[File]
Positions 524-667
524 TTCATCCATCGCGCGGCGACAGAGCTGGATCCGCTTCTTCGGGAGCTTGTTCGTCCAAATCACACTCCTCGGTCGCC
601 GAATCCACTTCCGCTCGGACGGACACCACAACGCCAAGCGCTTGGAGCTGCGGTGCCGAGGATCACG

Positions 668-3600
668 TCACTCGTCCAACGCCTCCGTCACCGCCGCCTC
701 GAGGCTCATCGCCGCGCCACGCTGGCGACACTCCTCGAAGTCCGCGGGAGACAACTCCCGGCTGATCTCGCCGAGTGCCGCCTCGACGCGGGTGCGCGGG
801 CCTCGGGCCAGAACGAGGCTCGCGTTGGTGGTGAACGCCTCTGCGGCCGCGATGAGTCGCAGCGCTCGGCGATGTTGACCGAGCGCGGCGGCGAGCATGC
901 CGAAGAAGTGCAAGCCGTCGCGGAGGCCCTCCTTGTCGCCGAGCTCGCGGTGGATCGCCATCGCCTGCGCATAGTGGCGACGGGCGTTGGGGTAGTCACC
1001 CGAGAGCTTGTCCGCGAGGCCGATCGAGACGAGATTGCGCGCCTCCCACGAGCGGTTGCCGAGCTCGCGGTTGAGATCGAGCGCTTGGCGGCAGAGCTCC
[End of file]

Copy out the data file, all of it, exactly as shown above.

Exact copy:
Positions 524-667
524 TTCATCCATCGCGCGGCGACAGAGCTGGATCCGCTTCTTCGGGAGCTTGTTCGTCCAAATCACACTCCTCGGTCGCC
601 GAATCCACTTCCGCTCGGACGGACACCACAACGCCAAGCGCTTGGAGCTGCGGTGCCGAGGATCACG

Positions 668-3600
668 TCACTCGTCCAACGCCTCCGTCACCGCCGCCTC
701 GAGGCTCATCGCCGCGCCACGCTGGCGACACTCCTCGAAGTCCGCGGGAGACAACTCCCGGCTGATCTCGCCGAGTGCCGCCTCGACGCGGGTGCGCGGG
801 CCTCGGGCCAGAACGAGGCTCGCGTTGGTGGTGAACGCCTCTGCGGCCGCGATGAGTCGCAGCGCTCGGCGATGTTGACCGAGCGCGGCGGCGAGCATGC
901 CGAAGAAGTGCAAGCCGTCGCGGAGGCCCTCCTTGTCGCCGAGCTCGCGGTGGATCGCCATCGCCTGCGCATAGTGGCGACGGGCGTTGGGGTAGTCACC
1001 CGAGAGCTTGTCCGCGAGGCCGATCGAGACGAGATTGCGCGCCTCCCACGAGCGGTTGCCGAGCTCGCGGTTGAGATCGAGCGCTTGGCGGCAGAGCTCC